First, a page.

As soon as you realize your dog is missing, start by doing a thorough search of your house. You should ask family members and roommates about where and when they last saw your dog. Make sure to look under furniture, like beds and couches, as dogs often like to hide or nap in dark places. Also look inside of closets, basements, garages, and around your property. Sometimes, your dog may follow you to places he doesn't belong and end up getting stuck in there. If you find your dog hiding in your house, you can lure your pup out using some of his favorite treats.

Patrol the Neighborhood

Your next step is to search the neighborhood. If your dog has only been missing for a short time, there’s a good chance he hasn’t gone that far. Dogs usually stay within two miles of the home, so make sure to drive or walk through this area calling out your pet’s name. While scoping out the area, check places that your dog frequently visits, such as the dog park and the route of your daily walks. Don’t forget to look in bushes, beneath cars, under porches and in other outdoor places where your pooch might be hiding.

Community awareness is key, and people will help! Bring a recent photo of your dog with you and ask neighbors if they have seen your pup as you search the area. Also, ask them to keep an eye out for your dog and to contact you if they have any information on the whereabouts of your pet. Don’t be afraid to ask the community for help as well. You can cover a lot more ground if you have multiple people helping you search for your missing dog.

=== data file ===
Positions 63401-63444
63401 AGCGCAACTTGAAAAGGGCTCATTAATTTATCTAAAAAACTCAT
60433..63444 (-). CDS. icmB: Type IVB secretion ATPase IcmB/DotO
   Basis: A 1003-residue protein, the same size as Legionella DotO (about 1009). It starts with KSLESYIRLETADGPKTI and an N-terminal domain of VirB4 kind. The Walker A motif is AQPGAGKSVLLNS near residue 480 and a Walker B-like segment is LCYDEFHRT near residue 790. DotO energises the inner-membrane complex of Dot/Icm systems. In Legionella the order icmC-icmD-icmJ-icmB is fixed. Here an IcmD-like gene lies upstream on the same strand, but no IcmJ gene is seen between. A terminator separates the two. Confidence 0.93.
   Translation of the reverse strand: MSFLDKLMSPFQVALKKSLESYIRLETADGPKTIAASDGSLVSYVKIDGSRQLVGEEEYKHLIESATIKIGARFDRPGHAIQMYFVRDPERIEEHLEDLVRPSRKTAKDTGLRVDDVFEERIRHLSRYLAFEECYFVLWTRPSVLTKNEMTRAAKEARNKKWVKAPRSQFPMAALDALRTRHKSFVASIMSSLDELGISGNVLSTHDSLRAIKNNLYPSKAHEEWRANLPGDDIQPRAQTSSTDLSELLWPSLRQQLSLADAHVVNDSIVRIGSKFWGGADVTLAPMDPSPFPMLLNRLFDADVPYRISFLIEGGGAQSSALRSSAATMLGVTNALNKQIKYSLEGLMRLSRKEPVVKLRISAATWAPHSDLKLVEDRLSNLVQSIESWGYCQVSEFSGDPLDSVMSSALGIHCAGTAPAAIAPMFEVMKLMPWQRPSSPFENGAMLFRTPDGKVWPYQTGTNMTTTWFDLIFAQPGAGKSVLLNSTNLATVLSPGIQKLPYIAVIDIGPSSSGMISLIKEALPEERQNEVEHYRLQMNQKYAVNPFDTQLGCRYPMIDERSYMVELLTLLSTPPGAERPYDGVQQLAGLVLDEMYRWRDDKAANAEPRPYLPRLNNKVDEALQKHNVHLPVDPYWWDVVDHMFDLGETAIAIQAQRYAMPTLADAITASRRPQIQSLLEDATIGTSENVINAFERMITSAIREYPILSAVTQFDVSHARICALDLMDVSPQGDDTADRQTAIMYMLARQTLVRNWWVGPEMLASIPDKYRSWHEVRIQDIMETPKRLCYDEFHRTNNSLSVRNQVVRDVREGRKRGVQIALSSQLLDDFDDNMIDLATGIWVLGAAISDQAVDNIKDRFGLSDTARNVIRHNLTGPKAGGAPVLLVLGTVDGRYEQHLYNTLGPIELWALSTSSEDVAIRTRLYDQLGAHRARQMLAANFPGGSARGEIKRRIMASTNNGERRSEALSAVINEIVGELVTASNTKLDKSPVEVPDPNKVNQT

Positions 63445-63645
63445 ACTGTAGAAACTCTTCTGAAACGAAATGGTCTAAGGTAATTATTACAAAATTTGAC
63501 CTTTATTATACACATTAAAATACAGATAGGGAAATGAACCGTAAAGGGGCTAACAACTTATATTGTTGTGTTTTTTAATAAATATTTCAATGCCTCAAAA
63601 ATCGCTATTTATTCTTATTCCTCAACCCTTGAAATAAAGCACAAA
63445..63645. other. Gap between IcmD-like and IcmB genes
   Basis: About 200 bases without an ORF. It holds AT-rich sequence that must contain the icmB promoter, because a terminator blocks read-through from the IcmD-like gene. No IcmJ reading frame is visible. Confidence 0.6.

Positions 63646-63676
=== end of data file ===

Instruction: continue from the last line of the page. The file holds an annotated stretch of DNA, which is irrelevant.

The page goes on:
Dogs like to hide during hot parts of the day, so the best time to search for your dog is either early in the morning or in the evening. With a tendency to be much more active during these hours, it makes it much easier to spot their movement.

Contact Animal Hospitals and Local Organizations

Expand your search by contacting animal control centers, humane societies, and rescue organizations in the surrounding area to see if they have found your missing pet. Website information is not always correct and up-to-date, so checking the shelters in person for your dog is a necessity. Alongside shelters, people often bring injured strays to nearby veterinary hospitals and animal clinics, so make sure you file a missing pet report with these organizations. As much information as possible will be helpful, so it’s important to include a description of your dog, his microchip number, a recent photo, and your contact information. That way, they can be on the lookout and give you a call if your dog is brought in.

Create a Flyer

Another fast way to get the word out about your search is to create a flyer for your missing pup. When making the flyer, you should include a large, eye-catching headline that reads “MISSING DOG”. Beneath this should be a clear photo of your dog and a detailed physical description that includes your pup's name, breed, color, sex, age, weight, and location last seen. It is also important to include the day your pup was lost, as this will let people know that they are currently lost.